Lactation Consultants Help Set Up Mom, Baby for Success

By Amy Widner

Three on the team are Suzie Branton, Denise Gill and Linda Pabin, all registered nurses (Branton and Gill with a Bachelor’s of Science in Nursing) trained as International Board Certified Lactation Consultants. The trio have been at UAMS for a combined 38 years and have helped thousands of moms.

“I chose to be a lactation consultant after I had been a postpartum nurse for five years,” said Branton. “I wanted to be able to help (moms), support them and be their advocate. Lactation is a field that never gets old because it overlaps with almost every discipline out there: biology, microbiology, chemistry, economics, public health. I could go on. Every day we are learning more and more about the benefits of breastfeeding for both moms and babies.”

Branton

Branton’s belly beads show new moms how large their newborn’s stomach is.

The Centers for Disease Control and Prevention (CDC) has anchored its obesity reduction strategy in breastfeeding, along with healthy nutrition and physical activity. According to the CDC, 60% of moms do not breastfeed as long as they intend to. In Arkansas, only 43% hit the six-month mark, which is the time span the CDC recommends for exclusive breastfeeding.

Branton said she believes moms will be set up for success if they’re equipped with knowledge and have someone there to guide them through the rough spots. When asked how long a new mom should try to breastfeed, her response was not cookie cutter.

“That is an individual choice, and with the right amount of guidance and education, she might not have to ‘try.’ ‘Try’ might be the wrong word.  What we find is that the more knowledge and support a couple has going in, the better prepared and ultimately more successful they will be. Our job is to support, advocate, educate, facilitate and create a plan of care that is based on the family’s needs. It’s an individual threshold. We are not in their shoes. We give them the information and support they need in order to make that choice,” Branton said.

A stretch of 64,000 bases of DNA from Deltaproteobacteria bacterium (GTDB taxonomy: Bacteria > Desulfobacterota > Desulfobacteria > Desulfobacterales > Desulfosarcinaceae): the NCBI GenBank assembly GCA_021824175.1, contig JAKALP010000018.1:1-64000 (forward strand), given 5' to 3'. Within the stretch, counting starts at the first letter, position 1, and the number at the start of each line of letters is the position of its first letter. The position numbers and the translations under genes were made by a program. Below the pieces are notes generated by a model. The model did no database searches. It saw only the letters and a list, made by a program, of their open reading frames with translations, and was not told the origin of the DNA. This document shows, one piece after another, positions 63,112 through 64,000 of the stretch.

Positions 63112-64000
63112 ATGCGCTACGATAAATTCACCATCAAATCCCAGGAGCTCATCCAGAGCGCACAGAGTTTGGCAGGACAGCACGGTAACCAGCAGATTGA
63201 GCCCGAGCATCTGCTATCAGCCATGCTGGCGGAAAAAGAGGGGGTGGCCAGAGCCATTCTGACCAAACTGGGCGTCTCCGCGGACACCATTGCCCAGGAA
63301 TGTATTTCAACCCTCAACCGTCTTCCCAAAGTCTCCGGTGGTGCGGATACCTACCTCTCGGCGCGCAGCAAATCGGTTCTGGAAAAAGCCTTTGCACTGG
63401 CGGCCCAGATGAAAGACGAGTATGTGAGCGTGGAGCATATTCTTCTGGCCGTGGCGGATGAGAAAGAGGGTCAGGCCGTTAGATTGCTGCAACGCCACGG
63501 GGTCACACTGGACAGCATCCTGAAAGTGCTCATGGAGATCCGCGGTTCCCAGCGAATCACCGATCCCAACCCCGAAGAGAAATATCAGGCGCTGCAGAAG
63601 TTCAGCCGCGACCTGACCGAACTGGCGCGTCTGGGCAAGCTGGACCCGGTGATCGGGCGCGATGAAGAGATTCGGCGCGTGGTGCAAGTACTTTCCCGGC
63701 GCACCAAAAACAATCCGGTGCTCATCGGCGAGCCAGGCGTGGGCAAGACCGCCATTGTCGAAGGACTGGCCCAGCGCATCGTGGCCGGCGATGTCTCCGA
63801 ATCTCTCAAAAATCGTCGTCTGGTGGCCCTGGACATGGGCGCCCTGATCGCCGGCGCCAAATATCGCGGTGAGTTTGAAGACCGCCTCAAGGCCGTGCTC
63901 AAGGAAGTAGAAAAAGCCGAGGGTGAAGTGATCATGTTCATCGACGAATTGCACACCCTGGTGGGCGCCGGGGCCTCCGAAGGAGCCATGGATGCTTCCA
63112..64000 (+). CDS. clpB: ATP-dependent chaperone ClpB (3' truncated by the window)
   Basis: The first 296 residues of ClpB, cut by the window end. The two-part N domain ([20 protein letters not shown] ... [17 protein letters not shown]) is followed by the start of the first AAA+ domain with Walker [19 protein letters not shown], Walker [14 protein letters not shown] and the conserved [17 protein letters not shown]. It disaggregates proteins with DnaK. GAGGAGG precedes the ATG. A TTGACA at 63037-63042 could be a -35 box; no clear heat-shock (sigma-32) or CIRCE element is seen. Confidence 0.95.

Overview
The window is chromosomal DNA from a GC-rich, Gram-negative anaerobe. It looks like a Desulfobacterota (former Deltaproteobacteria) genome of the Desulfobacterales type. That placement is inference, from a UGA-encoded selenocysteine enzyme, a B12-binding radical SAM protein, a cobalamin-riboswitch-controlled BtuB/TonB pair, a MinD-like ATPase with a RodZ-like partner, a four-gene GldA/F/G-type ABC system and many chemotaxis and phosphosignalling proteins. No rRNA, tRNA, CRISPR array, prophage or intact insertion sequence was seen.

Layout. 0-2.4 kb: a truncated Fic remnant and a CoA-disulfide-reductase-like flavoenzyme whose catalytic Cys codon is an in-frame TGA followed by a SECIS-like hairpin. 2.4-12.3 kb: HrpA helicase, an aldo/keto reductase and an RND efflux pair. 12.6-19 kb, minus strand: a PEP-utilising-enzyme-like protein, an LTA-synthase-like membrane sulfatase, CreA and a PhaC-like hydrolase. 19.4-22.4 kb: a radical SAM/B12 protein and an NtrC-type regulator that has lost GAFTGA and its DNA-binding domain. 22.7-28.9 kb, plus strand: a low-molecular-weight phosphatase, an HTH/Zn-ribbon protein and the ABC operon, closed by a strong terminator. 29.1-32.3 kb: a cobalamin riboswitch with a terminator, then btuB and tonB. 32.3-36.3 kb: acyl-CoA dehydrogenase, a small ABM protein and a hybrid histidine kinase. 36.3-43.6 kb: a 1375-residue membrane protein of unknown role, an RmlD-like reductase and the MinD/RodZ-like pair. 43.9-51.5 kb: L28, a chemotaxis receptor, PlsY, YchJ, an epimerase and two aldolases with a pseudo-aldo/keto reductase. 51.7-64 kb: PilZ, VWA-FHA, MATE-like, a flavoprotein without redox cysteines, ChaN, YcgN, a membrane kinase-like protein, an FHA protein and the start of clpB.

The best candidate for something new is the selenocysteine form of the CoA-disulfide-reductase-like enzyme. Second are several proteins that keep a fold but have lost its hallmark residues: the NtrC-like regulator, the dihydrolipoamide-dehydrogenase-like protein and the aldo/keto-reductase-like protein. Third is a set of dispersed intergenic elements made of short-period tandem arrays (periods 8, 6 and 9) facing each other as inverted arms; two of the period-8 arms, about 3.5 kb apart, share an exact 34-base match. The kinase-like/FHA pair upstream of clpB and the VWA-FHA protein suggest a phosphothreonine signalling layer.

Moms may abandon breastfeeding early because of problems with milk production and proper latching, lack of family support, unsupportive work policies and lack of parental leave and unsupportive hospital practices and policies. UAMS saw the importance of breastfeeding and worked with the lactation consultants to be designated a “baby friendly hospital” for its policies that encouraging new mothers to breastfeed. The World Health Organization (WHO) and the United Nations Children’s Fund (UNICEF) launched the Baby-Friendly Hospital Initiative in 1991 to give mothers the information, confidence and skills needed to breastfeed successfully. UAMS also works with the CDC on its State Physical Activity and Nutrition grant, which focuses on training family physicians to promote breastfeeding to their patients.

Gill said there is nothing better than watching a new mother blossom and feel empowered to feed and care for her baby.

“We love the education piece,” Gill said. “We are in a role where we can really spend time with these families. There is a lot of counseling involved, as well as critical thinking that keeps us on our toes. It’s a lot to learn.”

One of the misconceptions new moms have is that a baby needs more breastmilk than is necessary, which is why all the lactation consultants wear a string of wooden colored beads on their name tags.

Branton elbow bump with other staffer

Branton celebrates with a fellow nurse after hearing one of their babies gained 1% of its body weight.

“The belly beads are a teaching tool — a strong visual aid that represents the size of a newborn’s stomach on day of life one and three. One of the most common worries is, ‘Is my baby getting enough?’ and this helps to understand how much their baby needs in the early days,” said Branton.

The lactation consultant team recently has broadened its reach beyond UAMS. Melissa Zielinski, a clinical psychologist in the UAMS Department of Psychiatry, began a program called Growing Together where she and the lactation consultants help incarcerated women at the J. Aaron Hawkins Sr. Center in Wrightsville who are pre- or post-partum and want to breastfeed their infants.

Gill said, “Why should these babies, who already have barriers, be excluded from the benefits of their mother’s milk?  It also helps mothers feel connected to their babies while separated, and some research suggests it cuts down on recidivism, so everyone wins.”